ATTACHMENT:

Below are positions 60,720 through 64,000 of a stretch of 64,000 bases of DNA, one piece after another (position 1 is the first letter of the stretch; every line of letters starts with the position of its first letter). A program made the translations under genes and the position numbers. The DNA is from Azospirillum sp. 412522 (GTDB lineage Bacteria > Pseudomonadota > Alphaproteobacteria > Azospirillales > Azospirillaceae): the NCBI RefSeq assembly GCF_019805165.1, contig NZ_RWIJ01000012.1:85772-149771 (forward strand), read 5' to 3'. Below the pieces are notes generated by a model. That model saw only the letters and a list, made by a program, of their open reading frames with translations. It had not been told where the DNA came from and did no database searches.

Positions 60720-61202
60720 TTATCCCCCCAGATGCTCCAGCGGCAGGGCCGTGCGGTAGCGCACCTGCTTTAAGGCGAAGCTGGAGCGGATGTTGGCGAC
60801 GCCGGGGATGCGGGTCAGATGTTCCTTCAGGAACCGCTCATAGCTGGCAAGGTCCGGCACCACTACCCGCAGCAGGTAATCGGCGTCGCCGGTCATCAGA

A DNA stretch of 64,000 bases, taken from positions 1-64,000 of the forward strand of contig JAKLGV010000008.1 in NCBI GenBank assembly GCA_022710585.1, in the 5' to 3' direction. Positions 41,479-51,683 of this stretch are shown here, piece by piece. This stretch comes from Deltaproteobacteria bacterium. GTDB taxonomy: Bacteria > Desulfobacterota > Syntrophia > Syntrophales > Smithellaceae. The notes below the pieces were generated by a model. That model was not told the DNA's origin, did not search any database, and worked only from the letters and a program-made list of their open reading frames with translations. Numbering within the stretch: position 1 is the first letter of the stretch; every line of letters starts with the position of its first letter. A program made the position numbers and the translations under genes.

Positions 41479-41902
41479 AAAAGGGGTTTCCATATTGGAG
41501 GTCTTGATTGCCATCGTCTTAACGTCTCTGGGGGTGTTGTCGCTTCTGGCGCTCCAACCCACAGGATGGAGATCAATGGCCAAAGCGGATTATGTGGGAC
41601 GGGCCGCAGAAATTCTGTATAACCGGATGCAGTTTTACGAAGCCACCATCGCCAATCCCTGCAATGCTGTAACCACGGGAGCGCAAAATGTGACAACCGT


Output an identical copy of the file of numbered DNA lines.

Below are positions 60,720 through 64,000 of a stretch of 64,000 bases of DNA, one piece after another (position 1 is the first letter of the stretch; every line of letters starts with the position of its first letter). A program made the translations under genes and the position numbers. The DNA is from Azospirillum sp. 412522 (GTDB lineage Bacteria > Pseudomonadota > Alphaproteobacteria > Azospirillales > Azospirillaceae): the NCBI RefSeq assembly GCF_019805165.1, contig NZ_RWIJ01000012.1:85772-149771 (forward strand), read 5' to 3'. Below the pieces are notes generated by a model. That model saw only the letters and a list, made by a program, of their open reading frames with translations. It had not been told where the DNA came from and did no database searches.

Positions 60720-61202
60720 TTATCCCCCCAGATGCTCCAGCGGCAGGGCCGTGCGGTAGCGCACCTGCTTTAAGGCGAAGCTGGAGCGGATGTTGGCGAC
60801 GCCGGGGATGCGGGTCAGATGTTCCTTCAGGAACCGCTCATAGCTGGCAAGGTCCGGCACCACTACCCGCAGCAGGTAATCGGCGTCGCCGGTCATCAGA

A DNA stretch of 64,000 bases, taken from positions 1-64,000 of the forward strand of contig JAKLGV010000008.1 in NCBI GenBank assembly GCA_022710585.1, in the 5' to 3' direction. Positions 41,479-51,683 of this stretch are shown here, piece by piece. This stretch comes from Deltaproteobacteria bacterium. GTDB taxonomy: Bacteria > Desulfobacterota > Syntrophia > Syntrophales > Smithellaceae. The notes below the pieces were generated by a model. That model was not told the DNA's origin, did not search any database, and worked only from the letters and a program-made list of their open reading frames with translations. Numbering within the stretch: position 1 is the first letter of the stretch; every line of letters starts with the position of its first letter. A program made the position numbers and the translations under genes.

Positions 41479-41902
41479 AAAAGGGGTTTCCATATTGGAG
41501 GTCTTGATTGCCATCGTCTTAACGTCTCTGGGGGTGTTGTCGCTTCTGGCGCTCCAACCCACAGGATGGAGATCAATGGCCAAAGCGGATTATGTGGGAC
41601 GGGCCGCAGAAATTCTGTATAACCGGATGCAGTTTTACGAAGCCACCATCGCCAATCCCTGCAATGCTGTAACCACGGGAGCGCAAAATGTGACAACCGT